Today, I feel called to depart from the normal tone of my blog to address the Catholic priest sexual abuse scandal that rocked the United States and Canada 10 years ago and now rocks Western Europe. Today’s paper reported a recent homily given by a Vatican official that casts the Vatican in the role of scapegoat and the feeling that they are being unfairly discriminated against in a way that is similar to the anti-semitism of the Holocaust. This statement paints a very real picture of the official church’s response to the sexual abuse scandal – they are choosing the role of victim instead of issuing a formal apology and doing the work of eradicating the problems that created this issue in the first place.
Choosing the role of victim is just another way for the institution to look the other way and hope they can sweep the issue under the rug while they create diversions (investigations of the women religious, alterations to the mass, etc. ) that they hope will make the faithful and the world forget that this ever happened. Fortunately, I don’t think the faithful or the world are soon to forget. Whether we are Catholic or not, the institution of the Catholic church (and any other religious structure who is guilty of allowing this kind of abuse of power) needs to be held accountable for these problems.
Having worked within the institution of the Catholic church for over 10 years, I had to the opportunity to witness firsthand the system that creates the environment in which this kind of abuse of power can take root and grow. Sexual abuse by priests is a systemic problem and will require a complete reform of the way candidates for the priesthood are screened, formed, empowered and supported in their ministry. Personal/Spiritual formation and accountability (neither of which currently exist) will be the key to resolving these issues. The problem the institution currently faces with implementing these reforms is that the pool of men who will remain after this kind of rigorous formation will be far fewer than the already miniscule few. This presents a whole other issue that the Vatican is equally reluctant to face – the crisis of vocations in the way that they are currently defined (strictly male and celibate). In the end, they have their work cut out for them.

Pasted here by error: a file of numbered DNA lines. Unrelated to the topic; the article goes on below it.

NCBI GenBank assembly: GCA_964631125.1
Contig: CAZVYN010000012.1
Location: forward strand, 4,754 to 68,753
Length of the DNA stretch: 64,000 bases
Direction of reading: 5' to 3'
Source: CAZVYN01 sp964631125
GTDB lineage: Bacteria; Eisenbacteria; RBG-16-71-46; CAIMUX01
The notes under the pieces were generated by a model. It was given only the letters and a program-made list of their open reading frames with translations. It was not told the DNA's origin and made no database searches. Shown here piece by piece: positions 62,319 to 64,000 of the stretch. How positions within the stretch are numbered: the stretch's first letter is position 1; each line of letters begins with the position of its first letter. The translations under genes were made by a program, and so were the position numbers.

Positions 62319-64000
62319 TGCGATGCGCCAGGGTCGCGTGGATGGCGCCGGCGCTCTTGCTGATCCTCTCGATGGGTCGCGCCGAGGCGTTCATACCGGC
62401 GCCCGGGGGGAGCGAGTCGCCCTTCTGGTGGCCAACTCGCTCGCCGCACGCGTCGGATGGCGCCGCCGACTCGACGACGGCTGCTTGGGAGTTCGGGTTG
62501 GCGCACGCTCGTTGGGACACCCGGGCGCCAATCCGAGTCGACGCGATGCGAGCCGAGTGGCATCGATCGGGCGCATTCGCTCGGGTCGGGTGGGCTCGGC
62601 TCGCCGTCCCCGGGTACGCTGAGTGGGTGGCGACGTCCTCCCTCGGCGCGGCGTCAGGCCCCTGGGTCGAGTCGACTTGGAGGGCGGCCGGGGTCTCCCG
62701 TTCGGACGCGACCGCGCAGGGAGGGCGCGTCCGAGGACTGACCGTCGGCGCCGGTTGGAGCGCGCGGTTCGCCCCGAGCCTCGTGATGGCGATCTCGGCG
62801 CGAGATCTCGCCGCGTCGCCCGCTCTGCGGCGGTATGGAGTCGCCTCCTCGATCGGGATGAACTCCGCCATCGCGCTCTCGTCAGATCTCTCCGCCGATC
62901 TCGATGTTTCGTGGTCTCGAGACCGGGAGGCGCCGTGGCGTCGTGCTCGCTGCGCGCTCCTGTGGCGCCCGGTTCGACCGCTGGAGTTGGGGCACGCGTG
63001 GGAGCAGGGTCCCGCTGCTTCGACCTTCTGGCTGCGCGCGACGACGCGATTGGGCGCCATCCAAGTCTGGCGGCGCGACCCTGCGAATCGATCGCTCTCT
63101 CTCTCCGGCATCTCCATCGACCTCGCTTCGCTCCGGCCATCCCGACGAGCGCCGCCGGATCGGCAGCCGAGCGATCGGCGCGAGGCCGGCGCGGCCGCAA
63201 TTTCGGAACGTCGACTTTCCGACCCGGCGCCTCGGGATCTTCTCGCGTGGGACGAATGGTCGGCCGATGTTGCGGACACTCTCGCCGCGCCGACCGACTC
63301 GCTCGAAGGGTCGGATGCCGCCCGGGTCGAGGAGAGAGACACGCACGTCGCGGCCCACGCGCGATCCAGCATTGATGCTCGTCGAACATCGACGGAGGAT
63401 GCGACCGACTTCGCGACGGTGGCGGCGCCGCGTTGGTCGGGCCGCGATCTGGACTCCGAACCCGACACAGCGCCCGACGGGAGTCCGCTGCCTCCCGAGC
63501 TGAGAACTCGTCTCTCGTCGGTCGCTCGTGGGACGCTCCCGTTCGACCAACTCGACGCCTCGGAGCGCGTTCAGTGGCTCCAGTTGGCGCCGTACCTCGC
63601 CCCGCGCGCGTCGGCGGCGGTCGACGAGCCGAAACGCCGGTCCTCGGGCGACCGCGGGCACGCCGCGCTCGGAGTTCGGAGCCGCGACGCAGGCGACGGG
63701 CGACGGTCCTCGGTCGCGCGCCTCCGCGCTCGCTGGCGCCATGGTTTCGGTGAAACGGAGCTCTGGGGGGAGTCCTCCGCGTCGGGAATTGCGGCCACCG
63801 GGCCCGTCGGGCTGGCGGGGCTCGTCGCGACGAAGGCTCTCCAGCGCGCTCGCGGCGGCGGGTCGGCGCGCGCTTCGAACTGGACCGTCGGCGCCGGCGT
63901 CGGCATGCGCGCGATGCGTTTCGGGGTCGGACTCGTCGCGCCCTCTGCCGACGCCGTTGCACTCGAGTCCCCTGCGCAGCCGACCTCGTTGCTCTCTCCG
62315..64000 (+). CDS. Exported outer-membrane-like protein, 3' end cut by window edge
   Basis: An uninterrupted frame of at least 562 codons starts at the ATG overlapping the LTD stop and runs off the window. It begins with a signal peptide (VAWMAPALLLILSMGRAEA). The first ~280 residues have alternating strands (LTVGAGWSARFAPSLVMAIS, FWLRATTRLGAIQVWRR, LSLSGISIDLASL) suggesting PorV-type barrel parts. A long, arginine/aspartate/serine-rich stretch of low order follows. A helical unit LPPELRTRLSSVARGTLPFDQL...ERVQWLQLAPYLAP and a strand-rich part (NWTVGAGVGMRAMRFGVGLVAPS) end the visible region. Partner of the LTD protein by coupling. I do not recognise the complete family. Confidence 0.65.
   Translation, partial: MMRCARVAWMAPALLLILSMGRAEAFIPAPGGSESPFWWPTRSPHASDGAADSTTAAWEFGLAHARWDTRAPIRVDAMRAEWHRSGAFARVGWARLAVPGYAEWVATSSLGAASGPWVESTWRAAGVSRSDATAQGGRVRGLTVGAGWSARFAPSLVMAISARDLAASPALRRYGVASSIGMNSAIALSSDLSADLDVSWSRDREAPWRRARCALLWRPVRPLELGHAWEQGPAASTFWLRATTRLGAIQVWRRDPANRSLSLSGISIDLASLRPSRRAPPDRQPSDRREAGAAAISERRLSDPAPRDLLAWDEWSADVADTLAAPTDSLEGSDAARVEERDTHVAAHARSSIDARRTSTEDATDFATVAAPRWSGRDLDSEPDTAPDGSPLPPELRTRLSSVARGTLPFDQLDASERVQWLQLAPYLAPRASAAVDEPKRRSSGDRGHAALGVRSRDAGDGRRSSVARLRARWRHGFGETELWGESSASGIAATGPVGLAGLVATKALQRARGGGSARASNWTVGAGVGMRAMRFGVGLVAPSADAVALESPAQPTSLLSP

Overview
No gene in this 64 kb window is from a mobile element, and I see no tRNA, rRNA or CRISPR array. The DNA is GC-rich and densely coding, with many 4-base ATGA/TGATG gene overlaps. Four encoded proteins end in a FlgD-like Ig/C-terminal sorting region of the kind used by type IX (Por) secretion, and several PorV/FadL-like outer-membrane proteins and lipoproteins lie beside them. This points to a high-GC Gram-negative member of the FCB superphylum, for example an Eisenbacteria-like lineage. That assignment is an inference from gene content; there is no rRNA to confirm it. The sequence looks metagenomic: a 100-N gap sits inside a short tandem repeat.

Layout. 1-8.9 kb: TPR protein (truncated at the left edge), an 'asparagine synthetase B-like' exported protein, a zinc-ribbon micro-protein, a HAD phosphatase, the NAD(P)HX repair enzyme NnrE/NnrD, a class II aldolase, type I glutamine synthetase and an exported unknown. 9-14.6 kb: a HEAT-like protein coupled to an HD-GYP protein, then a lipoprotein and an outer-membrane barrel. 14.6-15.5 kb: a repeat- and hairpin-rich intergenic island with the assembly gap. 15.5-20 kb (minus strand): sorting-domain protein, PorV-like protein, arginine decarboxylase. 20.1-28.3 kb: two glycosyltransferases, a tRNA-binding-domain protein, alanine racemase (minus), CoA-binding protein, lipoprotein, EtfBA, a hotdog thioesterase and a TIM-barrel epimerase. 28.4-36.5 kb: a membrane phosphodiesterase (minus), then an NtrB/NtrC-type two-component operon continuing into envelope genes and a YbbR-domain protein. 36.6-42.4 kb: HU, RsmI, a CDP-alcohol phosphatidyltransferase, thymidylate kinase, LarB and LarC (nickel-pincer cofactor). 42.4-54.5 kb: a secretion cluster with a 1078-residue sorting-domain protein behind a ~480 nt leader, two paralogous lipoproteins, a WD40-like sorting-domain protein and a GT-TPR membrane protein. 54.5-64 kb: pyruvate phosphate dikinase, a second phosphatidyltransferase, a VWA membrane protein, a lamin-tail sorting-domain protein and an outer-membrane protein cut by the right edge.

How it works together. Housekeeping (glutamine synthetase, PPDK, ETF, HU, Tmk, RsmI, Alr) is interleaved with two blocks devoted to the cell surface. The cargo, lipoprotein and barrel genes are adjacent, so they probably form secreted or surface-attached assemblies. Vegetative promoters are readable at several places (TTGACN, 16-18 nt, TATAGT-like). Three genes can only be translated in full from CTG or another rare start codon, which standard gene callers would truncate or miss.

As a woman who still calls herself Catholic, I am deeply saddened and ashamed of the response of the institutional church to this scandal. My heart goes out to the victims and their families and in compassion, to the abusers who did not receive the help they needed to avoid this compulsion in the first place and who were simply shuffled over to another parish in which they could be tempted to indulge these compulsions again. Sad. Sad. Sad.
It will be interesting to see how this all plays out. While I do not excuse the behavior of the institution, I do see the revelation of the abuse as the work of the Holy Spirit effecting change. The “sins” of the institution are being revealed and the people of the world will not remain obedient or silent in response to this scandal. The institution of the Catholic church will be forced to change or die. The big question is, which one will it be?